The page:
— kaffff (@kaffff123456) August 27, 2016
I used to be a social butterfly. If I was invited to an outing or family party, I not only wrote it on the calendar, but I looked forward to it for weeks.
Being a stay-at-home mom, these events were a way for me to socialize with adults—something that was rare in my life. I also looked forward to late nights gathered with friends poolside, sipping drinks and enjoying being surrounded with laughter.
When my anxiety disorder and depression began to rear its powerful head, I not only began to pull away from all outings, but I also feared just leaving my house. Instead of being the first person to a party, I became the one that canceled at last minute, unable to gather up the courage to attend.
Unfortunately for those people who don’t have the worrying gene, understanding this predicament is next to impossible. The average person thinks nothing about jumping in the car and heading to a family gathering or an evening out. In fact, I was that average person just a few months ago—I loved such events.
For the first few months, everyone was quite compassionate about my sudden condition. They watched as I lost weight and spent most of my time sleeping, never leaving the house. I was put on several medications that made me extremely tired, and keeping my eyes open was next to impossible. The pills did keep me from having panic attacks, but they didn’t seem to assist in my problem with socializing.
I became lonely, spending most of my waking hours at home with my dogs. The very thing I craved—friendship—was also the thing I feared the most. Not only was I afraid to leave home, but I also suffered nervousness when my own parents came over to visit.
Within a few months, my own family—the group that had tried reaching out to me—started giving up and happily gathered without my presence. I hated this feeling of knowing everyone was together, while I let this ugly disease take over; it seemed to be beating me on a daily basis.
I began spending all of my spare time with my dogs and horses. I talked to them constantly. My horse knew more about me than anyone else. He didn’t judge, and time spent with him instantly calmed my nerves which constantly seemed to be on edge, even with the help of medication.
The people I were closest to were getting their feelings hurt by me, thinking that I was ignoring them by not participating in family gatherings anymore, when the truth was that I physically couldn’t.
It has been years since that first panic attack that started my lonely days. I have progressed leaps and bounds in my battle against anxiety and depression, but it continues to be a daily struggle. My mind is a continual swirl of too much thinking, causing feelings of being overwhelmed. Since that time, I have learned to talk myself down on most occasions, but sometimes I still lose the fight.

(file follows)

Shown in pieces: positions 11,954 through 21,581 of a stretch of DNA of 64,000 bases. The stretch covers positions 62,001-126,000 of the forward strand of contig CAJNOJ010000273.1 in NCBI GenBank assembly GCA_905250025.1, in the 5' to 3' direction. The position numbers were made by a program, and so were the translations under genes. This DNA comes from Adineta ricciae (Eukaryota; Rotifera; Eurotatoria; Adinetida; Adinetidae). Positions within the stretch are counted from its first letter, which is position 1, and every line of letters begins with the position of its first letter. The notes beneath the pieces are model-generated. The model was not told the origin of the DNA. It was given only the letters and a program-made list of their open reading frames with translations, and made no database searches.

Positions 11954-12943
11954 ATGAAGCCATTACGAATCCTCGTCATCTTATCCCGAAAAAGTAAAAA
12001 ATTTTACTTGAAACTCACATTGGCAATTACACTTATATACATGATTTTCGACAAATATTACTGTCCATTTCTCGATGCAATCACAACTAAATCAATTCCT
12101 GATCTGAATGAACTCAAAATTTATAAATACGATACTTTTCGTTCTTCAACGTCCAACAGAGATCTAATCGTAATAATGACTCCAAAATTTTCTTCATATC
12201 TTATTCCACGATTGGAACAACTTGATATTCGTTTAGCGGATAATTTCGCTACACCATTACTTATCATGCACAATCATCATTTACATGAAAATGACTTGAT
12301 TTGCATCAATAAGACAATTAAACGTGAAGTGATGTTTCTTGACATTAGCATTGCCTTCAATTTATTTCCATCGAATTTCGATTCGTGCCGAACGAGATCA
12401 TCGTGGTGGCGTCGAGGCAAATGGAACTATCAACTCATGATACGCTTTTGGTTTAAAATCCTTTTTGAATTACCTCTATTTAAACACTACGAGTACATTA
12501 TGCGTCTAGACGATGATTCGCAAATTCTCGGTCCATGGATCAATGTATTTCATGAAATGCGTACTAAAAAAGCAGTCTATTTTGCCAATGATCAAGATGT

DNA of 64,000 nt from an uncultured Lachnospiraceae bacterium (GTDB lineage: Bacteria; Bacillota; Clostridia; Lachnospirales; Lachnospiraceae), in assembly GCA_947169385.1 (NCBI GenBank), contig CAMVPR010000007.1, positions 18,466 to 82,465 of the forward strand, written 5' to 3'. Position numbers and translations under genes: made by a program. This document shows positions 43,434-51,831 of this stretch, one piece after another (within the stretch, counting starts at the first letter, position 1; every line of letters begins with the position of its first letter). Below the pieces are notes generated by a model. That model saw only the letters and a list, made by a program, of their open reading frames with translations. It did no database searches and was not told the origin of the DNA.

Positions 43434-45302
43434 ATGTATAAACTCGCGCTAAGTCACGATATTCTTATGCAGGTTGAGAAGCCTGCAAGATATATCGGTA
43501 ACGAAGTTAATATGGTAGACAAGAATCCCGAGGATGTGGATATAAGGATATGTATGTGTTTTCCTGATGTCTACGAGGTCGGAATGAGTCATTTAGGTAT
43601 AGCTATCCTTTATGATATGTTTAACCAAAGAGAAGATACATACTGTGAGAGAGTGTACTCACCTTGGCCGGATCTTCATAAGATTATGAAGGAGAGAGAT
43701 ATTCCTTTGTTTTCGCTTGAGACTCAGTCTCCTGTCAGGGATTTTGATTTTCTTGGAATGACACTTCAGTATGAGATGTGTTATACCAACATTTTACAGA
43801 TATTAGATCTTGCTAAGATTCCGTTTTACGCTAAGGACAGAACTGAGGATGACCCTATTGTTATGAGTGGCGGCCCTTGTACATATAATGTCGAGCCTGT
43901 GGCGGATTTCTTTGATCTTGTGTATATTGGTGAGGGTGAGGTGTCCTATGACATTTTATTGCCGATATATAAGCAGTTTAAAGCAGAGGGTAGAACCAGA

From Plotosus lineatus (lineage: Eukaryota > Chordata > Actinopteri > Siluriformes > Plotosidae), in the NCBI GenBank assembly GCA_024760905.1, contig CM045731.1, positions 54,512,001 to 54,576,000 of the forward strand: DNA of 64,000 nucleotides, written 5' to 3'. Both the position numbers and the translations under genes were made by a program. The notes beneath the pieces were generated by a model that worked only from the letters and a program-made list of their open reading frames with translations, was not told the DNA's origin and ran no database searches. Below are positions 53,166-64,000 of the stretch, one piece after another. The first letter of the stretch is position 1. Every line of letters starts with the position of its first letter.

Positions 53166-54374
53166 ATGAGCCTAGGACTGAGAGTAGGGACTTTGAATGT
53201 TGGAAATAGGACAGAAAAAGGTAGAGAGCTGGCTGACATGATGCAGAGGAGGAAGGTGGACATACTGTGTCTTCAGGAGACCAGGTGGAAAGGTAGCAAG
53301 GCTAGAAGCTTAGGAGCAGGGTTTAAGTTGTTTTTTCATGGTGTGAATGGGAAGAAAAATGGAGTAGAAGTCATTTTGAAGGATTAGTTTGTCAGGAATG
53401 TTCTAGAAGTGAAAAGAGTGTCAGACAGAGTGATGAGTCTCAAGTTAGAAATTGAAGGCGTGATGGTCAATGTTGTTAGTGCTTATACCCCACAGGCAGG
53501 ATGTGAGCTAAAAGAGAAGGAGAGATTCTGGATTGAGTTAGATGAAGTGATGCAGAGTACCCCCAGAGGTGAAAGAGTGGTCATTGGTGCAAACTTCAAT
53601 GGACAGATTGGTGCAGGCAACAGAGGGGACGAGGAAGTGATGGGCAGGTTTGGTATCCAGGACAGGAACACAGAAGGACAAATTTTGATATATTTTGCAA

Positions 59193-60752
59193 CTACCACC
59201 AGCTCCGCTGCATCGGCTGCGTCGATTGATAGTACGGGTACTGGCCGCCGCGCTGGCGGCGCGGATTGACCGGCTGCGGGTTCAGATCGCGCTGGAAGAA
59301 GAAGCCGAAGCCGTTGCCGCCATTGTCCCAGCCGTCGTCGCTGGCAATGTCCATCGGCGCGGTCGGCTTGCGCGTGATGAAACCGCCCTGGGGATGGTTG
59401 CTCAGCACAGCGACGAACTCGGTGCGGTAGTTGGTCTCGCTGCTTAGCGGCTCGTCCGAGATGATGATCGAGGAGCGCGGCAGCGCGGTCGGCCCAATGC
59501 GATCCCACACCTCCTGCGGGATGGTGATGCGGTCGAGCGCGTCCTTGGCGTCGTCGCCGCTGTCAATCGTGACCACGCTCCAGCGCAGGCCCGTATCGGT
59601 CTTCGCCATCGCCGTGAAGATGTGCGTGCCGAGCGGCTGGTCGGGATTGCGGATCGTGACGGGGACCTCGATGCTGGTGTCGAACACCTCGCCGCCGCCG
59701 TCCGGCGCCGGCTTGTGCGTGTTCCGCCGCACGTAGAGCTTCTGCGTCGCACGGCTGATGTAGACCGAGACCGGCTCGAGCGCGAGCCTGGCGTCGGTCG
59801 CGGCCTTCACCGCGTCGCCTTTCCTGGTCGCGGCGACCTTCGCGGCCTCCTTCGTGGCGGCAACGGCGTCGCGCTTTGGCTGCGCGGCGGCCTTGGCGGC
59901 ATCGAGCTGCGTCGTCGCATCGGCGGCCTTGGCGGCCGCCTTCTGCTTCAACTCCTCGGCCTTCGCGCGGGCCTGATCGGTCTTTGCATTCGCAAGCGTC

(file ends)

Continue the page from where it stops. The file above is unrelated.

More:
The one thing that I’ve learned during this journey is to not be embarrassed about the struggle. Instead I’ve tried to embrace that it’s now a part of me, and I continue to learn more and reach out to others, trying to let them know that they are not alone. Through social media, I’ve discovered that thousands are in the same boat as I am, struggling daily.
But for those family members, friends, spouses and partners of those with anxiety and depression disorder—don’t forget us. Although we seem to push you away, we still need and crave you. Try to understand that we are attempting to break though the darkness and be part of daily functions, but sometimes we just can’t. Don’t tell us that we will be fine, as you have no idea what we are feeling. Instead, read up on this disease, and learn that it is a real fear and not something made up. Be there for us, even when we seem unlovable. It means the world. We are still here, even if it seems that we’ve disappeared.
And to those out there suffering—take it one day at a time. Find something that takes your mind off of the anxious feelings. Running is the way I vent, and I’ve also discovered that writing, cooking and walking my dog helps. Any activity that keeps your mind busy is a way to ward off anxiety. You are not alone, and every day that you beat it is one step forward.
Author: Jill Carr
Image: Twitter @kaffff123456
Editor: Yoli Ramazzina